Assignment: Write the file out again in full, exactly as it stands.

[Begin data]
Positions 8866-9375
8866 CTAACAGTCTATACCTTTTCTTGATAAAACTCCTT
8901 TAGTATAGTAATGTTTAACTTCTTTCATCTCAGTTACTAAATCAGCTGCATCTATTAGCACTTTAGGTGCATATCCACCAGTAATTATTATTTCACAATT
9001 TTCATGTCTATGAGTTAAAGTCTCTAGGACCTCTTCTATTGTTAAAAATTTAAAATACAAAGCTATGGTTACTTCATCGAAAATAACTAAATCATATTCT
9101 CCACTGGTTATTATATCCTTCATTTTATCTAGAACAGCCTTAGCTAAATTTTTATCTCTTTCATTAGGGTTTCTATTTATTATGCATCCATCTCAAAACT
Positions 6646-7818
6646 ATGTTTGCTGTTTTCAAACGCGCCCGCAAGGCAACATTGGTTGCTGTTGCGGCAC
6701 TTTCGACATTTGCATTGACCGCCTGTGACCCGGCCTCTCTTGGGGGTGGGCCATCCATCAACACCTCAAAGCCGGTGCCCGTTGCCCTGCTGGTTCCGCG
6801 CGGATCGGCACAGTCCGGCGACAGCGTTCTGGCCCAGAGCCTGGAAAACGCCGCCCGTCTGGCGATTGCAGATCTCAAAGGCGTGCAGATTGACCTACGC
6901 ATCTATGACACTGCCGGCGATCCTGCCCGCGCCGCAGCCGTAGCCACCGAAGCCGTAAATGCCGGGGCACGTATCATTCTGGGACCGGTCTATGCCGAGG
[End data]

Positions 8866-9375
8866 CTAACAGTCTATACCTTTTCTTGATAAAACTCCTT
8901 TAGTATAGTAATGTTTAACTTCTTTCATCTCAGTTACTAAATCAGCTGCATCTATTAGCACTTTAGGTGCATATCCACCAGTAATTATTATTTCACAATT
9001 TTCATGTCTATGAGTTAAAGTCTCTAGGACCTCTTCTATTGTTAAAAATTTAAAATACAAAGCTATGGTTACTTCATCGAAAATAACTAAATCATATTCT
9101 CCACTGGTTATTATATCCTTCATTTTATCTAGAACAGCCTTAGCTAAATTTTTATCTCTTTCATTAGGGTTTCTATTTATTATGCATCCATCTCAAAACT
Positions 6646-7818
6646 ATGTTTGCTGTTTTCAAACGCGCCCGCAAGGCAACATTGGTTGCTGTTGCGGCAC
6701 TTTCGACATTTGCATTGACCGCCTGTGACCCGGCCTCTCTTGGGGGTGGGCCATCCATCAACACCTCAAAGCCGGTGCCCGTTGCCCTGCTGGTTCCGCG
6801 CGGATCGGCACAGTCCGGCGACAGCGTTCTGGCCCAGAGCCTGGAAAACGCCGCCCGTCTGGCGATTGCAGATCTCAAAGGCGTGCAGATTGACCTACGC
6901 ATCTATGACACTGCCGGCGATCCTGCCCGCGCCGCAGCCGTAGCCACCGAAGCCGTAAATGCCGGGGCACGTATCATTCTGGGACCGGTCTATGCCGAGG